At fifteen most kids only have to worry about their homework or the style of their shoes. Gabe Perkins isn’t most kids. When diagnosed with a terminal illness, he begins to make friends with a girl so ethereal, he starts to question his own sanity.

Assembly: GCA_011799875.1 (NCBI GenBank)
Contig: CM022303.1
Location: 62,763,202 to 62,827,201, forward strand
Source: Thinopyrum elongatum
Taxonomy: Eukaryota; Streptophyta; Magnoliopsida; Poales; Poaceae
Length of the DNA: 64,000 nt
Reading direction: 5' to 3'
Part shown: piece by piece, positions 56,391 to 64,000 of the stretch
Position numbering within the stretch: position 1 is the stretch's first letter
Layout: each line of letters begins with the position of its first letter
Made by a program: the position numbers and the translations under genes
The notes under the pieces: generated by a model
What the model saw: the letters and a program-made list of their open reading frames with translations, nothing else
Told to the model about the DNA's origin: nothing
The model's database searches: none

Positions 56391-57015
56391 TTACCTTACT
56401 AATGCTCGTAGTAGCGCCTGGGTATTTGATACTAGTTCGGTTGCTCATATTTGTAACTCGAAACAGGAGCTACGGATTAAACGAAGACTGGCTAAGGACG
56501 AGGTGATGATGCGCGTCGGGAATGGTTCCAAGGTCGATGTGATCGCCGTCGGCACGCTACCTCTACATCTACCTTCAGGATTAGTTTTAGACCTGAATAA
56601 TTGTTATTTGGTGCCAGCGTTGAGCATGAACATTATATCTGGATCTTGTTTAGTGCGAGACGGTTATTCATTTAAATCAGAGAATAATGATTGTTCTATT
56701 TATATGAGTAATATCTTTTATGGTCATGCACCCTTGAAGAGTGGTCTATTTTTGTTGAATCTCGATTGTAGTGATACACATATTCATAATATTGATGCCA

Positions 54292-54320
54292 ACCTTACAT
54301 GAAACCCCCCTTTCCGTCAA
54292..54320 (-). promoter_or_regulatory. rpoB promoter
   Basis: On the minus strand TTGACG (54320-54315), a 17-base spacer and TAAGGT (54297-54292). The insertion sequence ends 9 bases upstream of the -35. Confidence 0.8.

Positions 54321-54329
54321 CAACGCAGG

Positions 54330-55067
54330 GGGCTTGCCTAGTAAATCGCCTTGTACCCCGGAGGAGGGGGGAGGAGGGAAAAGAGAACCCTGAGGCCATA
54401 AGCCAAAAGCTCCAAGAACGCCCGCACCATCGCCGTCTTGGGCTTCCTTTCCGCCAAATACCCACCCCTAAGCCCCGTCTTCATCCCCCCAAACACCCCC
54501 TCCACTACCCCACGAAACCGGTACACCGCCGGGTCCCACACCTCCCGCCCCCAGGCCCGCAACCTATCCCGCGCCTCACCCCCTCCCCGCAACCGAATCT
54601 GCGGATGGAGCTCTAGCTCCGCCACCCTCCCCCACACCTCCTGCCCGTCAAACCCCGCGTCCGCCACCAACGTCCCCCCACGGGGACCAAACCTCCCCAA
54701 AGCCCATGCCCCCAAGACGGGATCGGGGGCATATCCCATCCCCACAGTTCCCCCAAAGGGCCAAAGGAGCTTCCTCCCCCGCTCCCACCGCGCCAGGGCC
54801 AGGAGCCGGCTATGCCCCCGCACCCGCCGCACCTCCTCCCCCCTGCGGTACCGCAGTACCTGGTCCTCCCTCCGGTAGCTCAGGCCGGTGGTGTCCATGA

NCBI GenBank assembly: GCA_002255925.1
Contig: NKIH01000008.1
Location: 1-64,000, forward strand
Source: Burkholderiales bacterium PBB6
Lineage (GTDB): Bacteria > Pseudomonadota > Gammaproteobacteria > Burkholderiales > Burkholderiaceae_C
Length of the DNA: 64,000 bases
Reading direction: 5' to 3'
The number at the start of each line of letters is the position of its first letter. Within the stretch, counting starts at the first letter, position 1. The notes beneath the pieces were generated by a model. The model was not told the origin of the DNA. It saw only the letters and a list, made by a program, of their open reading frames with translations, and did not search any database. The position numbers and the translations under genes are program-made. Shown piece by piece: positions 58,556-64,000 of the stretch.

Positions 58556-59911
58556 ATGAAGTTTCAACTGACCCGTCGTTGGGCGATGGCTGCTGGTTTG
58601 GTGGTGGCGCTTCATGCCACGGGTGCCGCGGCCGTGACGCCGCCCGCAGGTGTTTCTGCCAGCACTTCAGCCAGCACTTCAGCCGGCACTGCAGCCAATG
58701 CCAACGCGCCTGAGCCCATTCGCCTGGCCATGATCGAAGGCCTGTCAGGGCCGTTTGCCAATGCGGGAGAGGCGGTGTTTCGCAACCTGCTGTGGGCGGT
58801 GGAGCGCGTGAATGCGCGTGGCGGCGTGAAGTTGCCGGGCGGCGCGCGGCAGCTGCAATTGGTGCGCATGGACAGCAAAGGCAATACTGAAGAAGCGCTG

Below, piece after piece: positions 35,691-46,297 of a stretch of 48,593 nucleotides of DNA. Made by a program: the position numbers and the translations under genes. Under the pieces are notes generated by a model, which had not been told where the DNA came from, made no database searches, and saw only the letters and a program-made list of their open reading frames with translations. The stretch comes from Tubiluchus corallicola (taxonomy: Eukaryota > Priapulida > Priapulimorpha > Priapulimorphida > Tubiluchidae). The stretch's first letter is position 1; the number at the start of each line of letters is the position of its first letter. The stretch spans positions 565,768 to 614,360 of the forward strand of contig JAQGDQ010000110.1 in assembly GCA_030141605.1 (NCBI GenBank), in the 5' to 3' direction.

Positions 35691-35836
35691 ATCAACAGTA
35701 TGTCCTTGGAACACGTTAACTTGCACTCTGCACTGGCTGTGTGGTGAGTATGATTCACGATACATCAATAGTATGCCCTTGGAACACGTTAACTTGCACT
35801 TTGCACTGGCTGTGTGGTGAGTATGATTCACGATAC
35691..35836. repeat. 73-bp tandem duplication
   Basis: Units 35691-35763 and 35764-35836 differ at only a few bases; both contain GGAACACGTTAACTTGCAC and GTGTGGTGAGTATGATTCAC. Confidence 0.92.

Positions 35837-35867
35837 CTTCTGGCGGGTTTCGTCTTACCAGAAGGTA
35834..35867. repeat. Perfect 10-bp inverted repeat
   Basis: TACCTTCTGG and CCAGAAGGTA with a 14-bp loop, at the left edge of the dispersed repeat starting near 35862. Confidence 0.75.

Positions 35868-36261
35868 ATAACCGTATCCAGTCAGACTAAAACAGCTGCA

“Look at those fish,” she said, diverting her attention towards the creek. “What about them?” “They’re just swimming along. Living and breathing. I wonder,” she said as she nudged her shoulder against mine, “if they know what purpose they serve.” “Well, they probably don’t.” “Why’s that?” “Because, they’re fish?” “Don’t think so low of the marine species.” “Zippy, they’re little minnows. They’re so little they probably only live a few months. Why worry about their place in life?” “I don’t know. Something of the simplicity of them is nice, though, you must admit.” She gleamed ear to ear, “Imagine, if you were a little minnow, swimming down the creek.” “Oh, crap.” “What?” “Do you really think there’s something out there that really cares about those little fish? Or even, you know, if something out there is looking down at us, talking about us like we’re little fish? As if we’re just tiny little minnows swimming down a stream, unsure of what fate lies ahead of us?” “I do.”
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